Through lectures and workshops in the spring semester, you will receive training in key skills in bioinformatics. You will work their way through a series of exercises designed to provide experience of the common bioinformatics techniques and challenges presented by large datasets, both of which characterise many fields of modern biological research. In the final workshops you are given individual research projects. Using the skills acquired during the module, students undertake an independent bioinformatic analysis and write a short report describing their results.

Molecular Services in Health Care

On this module, you will gain knowledge and understanding of the application of molecular diagnostic techniques in the health service including: genetic counselling, molecular clinical genetics, cytogenetics, population screening and cellular pathology.

You will also explore the factors to be considered for setting up a molecular diagnostic laboratory as well as appreciating the ethical considerations to genetic counselling and genetic screening.

Molecular Technologies in Complex Diseases 20 credits

An extensive overview of molecular techniques used in the research of human diseases is provided on this module. The possible implications of these methods is also be explored. You will discuss the strengths and limitations of linkage analysis and genetic association studies in the study of complex disorders as well as enhancing your ability to critically evaluate relevant literature.

Molecular Basis of Genetic Disorders 10 credits

This module covers the molecular basis of human diseases with a genetic component, focusing on those with a Mendelian pattern of inheritance. Through a combination of lectures and seminars, you will study the clinical features of selected diseases and their genetic basis as well as how to interpret genetic tests in inherited disorders and the concepts underlying the identification of predisposing genes in human disorders.

Research project (60 credits)

Research Project

On this 60 credit module you will design and execute a research programme – performing experiments, surveys, analysing data and undertaking other research activities aimed at solving a specific biomedical problem in the subject area you are studying. You will discuss the research project with your academic supervisor before the project begins.

As well as gaining the technical and project management skills required for contemporary research, you will develop the ability to write scientific texts through producing a dissertation based on your research findings. This report is discussed with academic staff during an oral examination.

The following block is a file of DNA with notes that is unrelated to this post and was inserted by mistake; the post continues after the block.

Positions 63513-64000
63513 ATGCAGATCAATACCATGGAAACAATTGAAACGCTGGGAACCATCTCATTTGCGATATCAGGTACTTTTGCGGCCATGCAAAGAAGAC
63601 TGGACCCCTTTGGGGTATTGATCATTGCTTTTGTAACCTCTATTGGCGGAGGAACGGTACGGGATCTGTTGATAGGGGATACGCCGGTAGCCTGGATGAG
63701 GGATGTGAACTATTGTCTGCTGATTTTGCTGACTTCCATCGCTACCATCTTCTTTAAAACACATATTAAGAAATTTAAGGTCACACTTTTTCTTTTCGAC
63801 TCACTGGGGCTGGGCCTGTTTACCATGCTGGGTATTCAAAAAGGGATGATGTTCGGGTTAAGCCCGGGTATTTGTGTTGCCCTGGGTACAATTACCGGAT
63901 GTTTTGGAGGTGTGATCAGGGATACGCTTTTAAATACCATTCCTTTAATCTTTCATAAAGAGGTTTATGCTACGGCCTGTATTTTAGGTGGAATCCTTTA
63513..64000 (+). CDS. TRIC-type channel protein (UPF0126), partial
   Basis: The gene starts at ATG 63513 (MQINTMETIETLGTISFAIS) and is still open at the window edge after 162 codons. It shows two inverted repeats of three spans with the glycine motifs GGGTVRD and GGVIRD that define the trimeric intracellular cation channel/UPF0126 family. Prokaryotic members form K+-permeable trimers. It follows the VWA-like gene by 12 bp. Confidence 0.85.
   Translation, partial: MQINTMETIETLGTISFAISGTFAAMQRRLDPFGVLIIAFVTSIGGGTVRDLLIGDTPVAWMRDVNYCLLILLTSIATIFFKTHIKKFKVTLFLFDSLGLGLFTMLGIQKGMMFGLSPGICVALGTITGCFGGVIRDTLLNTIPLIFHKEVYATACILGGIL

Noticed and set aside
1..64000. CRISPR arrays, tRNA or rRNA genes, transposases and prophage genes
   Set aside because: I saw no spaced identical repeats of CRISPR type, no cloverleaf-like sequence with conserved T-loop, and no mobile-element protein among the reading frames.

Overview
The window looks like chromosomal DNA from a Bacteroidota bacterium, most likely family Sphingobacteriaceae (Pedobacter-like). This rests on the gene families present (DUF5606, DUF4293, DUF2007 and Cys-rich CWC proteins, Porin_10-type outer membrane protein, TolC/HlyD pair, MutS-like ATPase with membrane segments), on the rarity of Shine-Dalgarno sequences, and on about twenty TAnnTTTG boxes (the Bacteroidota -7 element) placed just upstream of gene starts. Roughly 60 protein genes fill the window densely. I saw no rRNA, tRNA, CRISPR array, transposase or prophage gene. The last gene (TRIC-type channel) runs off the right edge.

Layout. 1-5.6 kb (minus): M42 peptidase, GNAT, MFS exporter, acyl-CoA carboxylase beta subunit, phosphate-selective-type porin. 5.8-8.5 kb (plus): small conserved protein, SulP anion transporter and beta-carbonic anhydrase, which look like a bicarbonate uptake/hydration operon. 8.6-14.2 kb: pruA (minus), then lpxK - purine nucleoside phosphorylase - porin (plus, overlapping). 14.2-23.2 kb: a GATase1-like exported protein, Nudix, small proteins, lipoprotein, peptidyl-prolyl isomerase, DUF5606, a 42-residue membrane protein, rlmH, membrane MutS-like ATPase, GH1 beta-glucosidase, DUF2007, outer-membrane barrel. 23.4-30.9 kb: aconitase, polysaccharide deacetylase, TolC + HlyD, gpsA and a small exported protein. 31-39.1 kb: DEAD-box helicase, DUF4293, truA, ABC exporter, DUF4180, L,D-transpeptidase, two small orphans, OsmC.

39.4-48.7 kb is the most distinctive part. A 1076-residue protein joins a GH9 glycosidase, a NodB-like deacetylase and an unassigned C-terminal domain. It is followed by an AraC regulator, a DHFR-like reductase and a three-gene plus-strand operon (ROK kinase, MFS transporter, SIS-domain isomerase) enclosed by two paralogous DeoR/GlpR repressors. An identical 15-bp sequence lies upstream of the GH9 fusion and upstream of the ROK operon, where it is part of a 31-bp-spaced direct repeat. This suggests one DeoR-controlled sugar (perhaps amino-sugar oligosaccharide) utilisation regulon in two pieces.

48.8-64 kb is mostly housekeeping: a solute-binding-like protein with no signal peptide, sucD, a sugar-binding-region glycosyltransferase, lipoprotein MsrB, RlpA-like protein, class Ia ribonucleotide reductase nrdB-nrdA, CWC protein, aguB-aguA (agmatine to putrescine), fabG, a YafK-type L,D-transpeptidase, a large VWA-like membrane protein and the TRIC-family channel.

The topic and form of project may vary from laboratory-based work, bioinformatics or extended literature reviews, depending on the expertise of our academic staff and which course you are enrolled on.

The above is a sample of the typical modules we offer but is not intended to be construed and/or relied upon as a definitive list of the modules that will be available in any given year. Modules (including methods of assessment) may change or be updated, or modules may be cancelled, over the duration of the course due to a number of reasons such as curriculum developments or staffing changes. Please refer to the module catalogue for information on available modules. This content was last updated on Thursday 19 November 2020.

Learning and assessment

How you will learn

We are preparing your tutorials, laboratory classes, workshops and seminars so that you can study and discuss your subjects with your tutors and fellow students in stimulating and enjoyable ways. While we will keep some elements of online course delivery, particularly while Covid-19 restrictions remain in place or where this enhances course delivery, teaching is being planned to take place in-person wherever possible. This will be subject to government guidance remaining unchanged.

We will use the best of digital technologies to support both your in-person and online teaching. We will provide live, interactive online sessions, alongside pre-recorded teaching materials so that you can work through them at your own pace. While the mix of in-person and digital teaching will vary by course, we aim to increase the proportion of in-person teaching in the spring term.

  • Lectures
  • Practical classes
  • Tutorials
  • eLearning
  • Self-study

Alongside University academic staff, colleagues working in molecular diagnostics and clinical genetics in the NHS may contribute to the teaching on the course.